Salon at it again: “American Sniper’s” Muslim problem: How Clint Eastwood embraces Chris Kyle’s toxic ideas

The film neither endorses nor repudiates its subject’s racism. The result is a slick, dangerous work of propaganda

Three weeks into American Sniper’s record-breaking release, you likely already have an opinion on the film, even if you haven’t seen it. In a tweet, comedian Seth Rogen famously compared it to “the movie that’s showing in the third act ofInglourious Basterds,” whereas documentarian Michael Moore called it a “mess of a film.” The debate has largely focused on the portrayal of Chris Kyle, American Sniper’s protagonist. Eastwood and screenwriter Jason Hall depict him as an “anguished soul” (in the words of author Max Blumenthal), torn between saving his country and the weight of deciding who deserves to die.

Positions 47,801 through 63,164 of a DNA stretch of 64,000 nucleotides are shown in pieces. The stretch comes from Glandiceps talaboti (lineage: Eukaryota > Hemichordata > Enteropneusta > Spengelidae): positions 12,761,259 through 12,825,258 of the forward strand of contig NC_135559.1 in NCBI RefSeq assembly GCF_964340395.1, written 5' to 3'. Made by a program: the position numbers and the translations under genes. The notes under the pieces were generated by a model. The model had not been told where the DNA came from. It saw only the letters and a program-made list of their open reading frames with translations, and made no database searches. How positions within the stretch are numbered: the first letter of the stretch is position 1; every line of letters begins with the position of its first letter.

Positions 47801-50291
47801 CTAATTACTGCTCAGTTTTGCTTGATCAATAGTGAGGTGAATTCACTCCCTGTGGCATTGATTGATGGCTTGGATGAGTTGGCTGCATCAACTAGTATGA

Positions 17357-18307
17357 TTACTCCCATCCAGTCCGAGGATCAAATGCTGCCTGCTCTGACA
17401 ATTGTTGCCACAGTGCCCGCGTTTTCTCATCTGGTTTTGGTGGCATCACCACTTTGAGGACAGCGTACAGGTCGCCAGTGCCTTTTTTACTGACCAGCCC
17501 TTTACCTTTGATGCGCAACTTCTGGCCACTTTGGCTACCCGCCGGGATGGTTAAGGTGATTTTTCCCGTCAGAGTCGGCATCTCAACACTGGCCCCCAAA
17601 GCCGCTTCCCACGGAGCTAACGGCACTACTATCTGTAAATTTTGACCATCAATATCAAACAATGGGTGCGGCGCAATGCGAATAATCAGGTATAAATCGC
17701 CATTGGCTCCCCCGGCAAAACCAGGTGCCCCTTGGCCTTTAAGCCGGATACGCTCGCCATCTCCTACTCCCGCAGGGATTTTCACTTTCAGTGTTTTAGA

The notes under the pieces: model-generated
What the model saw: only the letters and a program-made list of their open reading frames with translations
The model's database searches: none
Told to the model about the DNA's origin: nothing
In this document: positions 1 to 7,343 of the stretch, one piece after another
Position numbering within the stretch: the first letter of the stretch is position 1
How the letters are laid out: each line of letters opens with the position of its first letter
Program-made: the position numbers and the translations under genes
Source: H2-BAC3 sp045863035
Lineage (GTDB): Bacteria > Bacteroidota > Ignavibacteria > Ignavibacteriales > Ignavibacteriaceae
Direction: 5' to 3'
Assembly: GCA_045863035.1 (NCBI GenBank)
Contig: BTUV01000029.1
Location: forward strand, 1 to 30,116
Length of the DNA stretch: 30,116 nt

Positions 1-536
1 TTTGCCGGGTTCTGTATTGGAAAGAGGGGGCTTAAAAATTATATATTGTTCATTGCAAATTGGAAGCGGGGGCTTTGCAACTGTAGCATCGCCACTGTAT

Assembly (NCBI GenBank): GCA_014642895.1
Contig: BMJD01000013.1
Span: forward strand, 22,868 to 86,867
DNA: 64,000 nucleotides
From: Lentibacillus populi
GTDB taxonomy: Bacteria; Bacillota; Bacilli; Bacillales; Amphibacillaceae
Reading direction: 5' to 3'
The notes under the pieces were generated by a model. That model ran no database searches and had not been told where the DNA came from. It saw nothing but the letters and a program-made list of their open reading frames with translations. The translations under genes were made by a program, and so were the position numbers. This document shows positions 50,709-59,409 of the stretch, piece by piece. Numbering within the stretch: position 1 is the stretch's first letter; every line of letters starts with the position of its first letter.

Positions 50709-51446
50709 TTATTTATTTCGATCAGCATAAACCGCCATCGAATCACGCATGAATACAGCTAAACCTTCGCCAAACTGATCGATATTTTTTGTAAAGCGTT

But the real-life Kyle was anything but tortured and morally conflicted. The Guardian’s Lindy West (also a contributor at the Daily Dot) reminds us that Kyle was “a racist who took pleasure in dehumanizing and killing brown people.” Kyle’s only regret was that he didn’t kill more…